SQL Server Blocking refers to the situation where one connection blocks another, even though they come from the same application or user is called blocking. Every live connection in SQL Server will have a logged-on session with the database and will have an associated Session ID a.k.a. (SPID). For Each SPIDs will have a reference to as a process which consists of the SQL server resources and the data structures necessary to service a query at the request of a single connection from a given client. Client applications can spawn one or more connections.
As you can see from the above example, SQL Server sees all these connections separately and it does not matter whether they come from a single client application on a single client computer and multiple connections from multiple client applications or multiple client computers. If SQL Server is not configured correctly, or due to inefficient application code, or due to high transnational systems, One client connection can block another connection, regardless of whether they come from the same application or separate applications on two different client computers or the sample client computer with different applications.
They way SQL Server works, Blocking is inevitable and an unavoidable characteristic of any relational database management system (RDBMS) where the concurrency model is lock-based. Simply put, a blocking occurs when one SPID holds a lock on a specific resource in SQL Server and a second SPID attempts to acquire a conflicting lock type on the same resource. Now locking happens continuously on SQL Server and the time frames are small for which the first SPID locks the resource. When it releases the lock, the second connection is free to acquire its own unique lock on the resource and continue with query execution and processing. While this is an acceptable normal behavior and happens many times throughout the day with no noticeable effect on system performance, it is when the time was taken is much higher and repeatable, it can be a cause for concern.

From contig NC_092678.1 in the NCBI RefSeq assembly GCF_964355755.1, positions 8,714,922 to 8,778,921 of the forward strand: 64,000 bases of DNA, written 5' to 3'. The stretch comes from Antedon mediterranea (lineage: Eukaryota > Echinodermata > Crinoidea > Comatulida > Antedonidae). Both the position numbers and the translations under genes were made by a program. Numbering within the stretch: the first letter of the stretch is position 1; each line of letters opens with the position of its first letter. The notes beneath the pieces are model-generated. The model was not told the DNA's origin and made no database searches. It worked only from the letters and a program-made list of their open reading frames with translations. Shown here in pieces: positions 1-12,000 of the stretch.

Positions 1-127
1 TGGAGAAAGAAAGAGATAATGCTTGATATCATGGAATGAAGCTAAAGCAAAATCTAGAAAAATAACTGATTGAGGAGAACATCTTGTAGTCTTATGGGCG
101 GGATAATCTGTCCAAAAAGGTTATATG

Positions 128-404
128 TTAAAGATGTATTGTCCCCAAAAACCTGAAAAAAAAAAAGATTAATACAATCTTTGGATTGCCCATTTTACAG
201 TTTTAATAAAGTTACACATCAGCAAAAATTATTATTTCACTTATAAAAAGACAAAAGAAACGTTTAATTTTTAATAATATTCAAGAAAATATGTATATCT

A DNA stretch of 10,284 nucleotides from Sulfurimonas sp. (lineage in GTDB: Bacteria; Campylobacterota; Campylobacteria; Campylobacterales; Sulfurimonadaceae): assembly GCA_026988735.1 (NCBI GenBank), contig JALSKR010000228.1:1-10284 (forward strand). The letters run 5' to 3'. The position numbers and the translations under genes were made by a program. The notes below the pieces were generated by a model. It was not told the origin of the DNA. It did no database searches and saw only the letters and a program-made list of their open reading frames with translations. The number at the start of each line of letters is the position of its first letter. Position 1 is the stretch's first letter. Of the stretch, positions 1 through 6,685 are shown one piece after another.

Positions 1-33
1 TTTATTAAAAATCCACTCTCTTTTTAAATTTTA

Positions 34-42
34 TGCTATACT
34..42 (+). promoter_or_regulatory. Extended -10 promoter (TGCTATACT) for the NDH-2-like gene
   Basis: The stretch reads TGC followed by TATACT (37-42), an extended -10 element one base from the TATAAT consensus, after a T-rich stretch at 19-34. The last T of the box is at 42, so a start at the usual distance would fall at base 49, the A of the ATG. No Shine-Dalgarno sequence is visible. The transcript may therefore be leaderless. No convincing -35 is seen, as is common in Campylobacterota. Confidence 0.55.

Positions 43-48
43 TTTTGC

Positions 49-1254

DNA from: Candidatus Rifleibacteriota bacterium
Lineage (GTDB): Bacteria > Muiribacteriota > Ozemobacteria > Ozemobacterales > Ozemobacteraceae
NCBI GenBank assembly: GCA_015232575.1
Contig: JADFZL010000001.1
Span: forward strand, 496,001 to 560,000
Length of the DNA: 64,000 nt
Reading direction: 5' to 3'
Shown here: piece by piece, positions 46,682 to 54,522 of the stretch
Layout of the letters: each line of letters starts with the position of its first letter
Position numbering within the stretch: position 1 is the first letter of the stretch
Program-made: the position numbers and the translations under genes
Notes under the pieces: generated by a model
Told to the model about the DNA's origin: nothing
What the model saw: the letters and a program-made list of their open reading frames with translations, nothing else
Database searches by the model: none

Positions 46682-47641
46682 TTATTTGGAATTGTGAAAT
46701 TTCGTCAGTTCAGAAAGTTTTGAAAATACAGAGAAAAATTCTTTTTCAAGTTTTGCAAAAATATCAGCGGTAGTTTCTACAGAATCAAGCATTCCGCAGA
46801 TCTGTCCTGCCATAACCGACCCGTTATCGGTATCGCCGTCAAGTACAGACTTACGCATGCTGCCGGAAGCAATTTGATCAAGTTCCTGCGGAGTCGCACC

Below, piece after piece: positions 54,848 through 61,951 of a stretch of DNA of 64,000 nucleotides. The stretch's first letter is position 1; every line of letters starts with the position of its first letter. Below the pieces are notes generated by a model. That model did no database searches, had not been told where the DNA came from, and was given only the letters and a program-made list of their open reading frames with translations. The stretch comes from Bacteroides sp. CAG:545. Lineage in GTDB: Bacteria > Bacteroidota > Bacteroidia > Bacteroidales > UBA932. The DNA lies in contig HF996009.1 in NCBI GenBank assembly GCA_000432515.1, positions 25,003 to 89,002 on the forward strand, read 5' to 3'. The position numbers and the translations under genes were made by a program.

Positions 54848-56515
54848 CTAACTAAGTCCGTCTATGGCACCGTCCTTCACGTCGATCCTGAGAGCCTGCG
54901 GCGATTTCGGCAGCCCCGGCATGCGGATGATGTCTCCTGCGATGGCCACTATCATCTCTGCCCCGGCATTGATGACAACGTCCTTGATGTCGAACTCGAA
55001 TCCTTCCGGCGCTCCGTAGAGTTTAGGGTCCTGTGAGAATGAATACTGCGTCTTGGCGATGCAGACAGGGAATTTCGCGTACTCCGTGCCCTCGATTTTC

See my post on Analyzing System Performance using DMV’s.
Locks are implemented for maintaining Database consistency and the duration and the context of the transaction for a query determine how long its locks are held and, thereby, their impact on other queries. If the query is not executed within a transaction (and no lock hints are used), the locks for SELECT statements will only be held on a resource at the time it is actually being read, not for the duration of the query unlike INSERT, UPDATE, and DELETE statements, where the locks are held for the duration of the query, both for data consistency and to allow the query to be rolled back if necessary.
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